As we move further into 2012, the next major smartphone release will without a doubt be the iPhone 5. Expected to launch on Verizon, Sprint and AT&T simultaneously, it may end up being the last iPhone consumers will be able to get their hands on at a sub-$200 price point.
WSJ: Carriers could be ending expensive phone subsidies
The Wall Street Journal reports that carriers are now taking their “first steps to change the terms of smartphone deals that have mostly benefited phone makers like Apple Inc., in a push that could leave consumers paying more for devices like the iPhone.”
WSJ hints that we may very soon see the end of subsidized pricing which is hitting carrier profits hard. While all major smartphones are currently being offered at lower “on contract” prices, the iPhone has been highlighted the most due to the “extra strain” it causes on US carriers like Verizon, Sprint and AT&T due to its high price tag and the agreements they have with Apple. As WSJ points out, Apple “shares are down 12% from their April 10 record of $644, partly because of investor concerns that carriers may be looking to ratchet back the big subsidies that have allowed so many people to own an iPhone.” Apple CEO Tim Cook has tried to downplay the concerns but with carriers posting just “how much” the iPhone is costing their network, it is difficult to overlook it.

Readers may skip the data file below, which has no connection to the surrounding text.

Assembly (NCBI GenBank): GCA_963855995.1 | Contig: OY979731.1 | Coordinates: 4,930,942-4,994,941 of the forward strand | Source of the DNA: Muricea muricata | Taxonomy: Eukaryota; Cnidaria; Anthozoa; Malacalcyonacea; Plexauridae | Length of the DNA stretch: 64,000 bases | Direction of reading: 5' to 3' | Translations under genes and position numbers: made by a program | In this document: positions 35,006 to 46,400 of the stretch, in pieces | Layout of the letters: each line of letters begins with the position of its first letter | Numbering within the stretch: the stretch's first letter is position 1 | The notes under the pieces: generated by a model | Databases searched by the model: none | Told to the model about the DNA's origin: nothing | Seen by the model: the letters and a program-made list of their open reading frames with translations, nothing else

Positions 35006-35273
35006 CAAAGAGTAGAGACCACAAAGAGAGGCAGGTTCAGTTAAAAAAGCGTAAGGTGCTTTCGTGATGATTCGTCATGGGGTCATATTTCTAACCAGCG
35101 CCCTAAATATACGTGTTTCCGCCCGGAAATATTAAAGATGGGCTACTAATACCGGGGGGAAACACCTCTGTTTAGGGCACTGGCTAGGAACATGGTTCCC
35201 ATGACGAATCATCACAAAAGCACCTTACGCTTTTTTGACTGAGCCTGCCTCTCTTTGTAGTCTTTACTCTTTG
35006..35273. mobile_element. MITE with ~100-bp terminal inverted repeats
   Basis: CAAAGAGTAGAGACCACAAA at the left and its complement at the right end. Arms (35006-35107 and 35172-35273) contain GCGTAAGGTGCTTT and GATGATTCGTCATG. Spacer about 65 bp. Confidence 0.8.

We’ve already seen carriers trying to add new fees in order to discourage users from upgrading their devices too quick. Verizon for one added a $30 upgrade fee for some customers just last month, while AT&T and Sprint doubled their upgrade fees to $36 a couple of months ago. While US carriers attempt to make their money back via the expensive calling and data plans they impose on consumers, it may not be enough to cover the quickening rate at which customers are upgrading their new phones these days.
iPhone 5 may be last subsidized iPhone model in the US
Given that the iPhone 5 will more than likely retain its usual $200 base price tag on contract and $750 off-contract, would having to always opt for the latter slow down the rate at which you consider upgrading your smartphone? Furthermore, would you consider it a fair trade-off if carriers like Verizon Wireless began to stop subsidizing smartphone prices but in return lower the monthly costs of their mobile plans? Sound off in the comments below.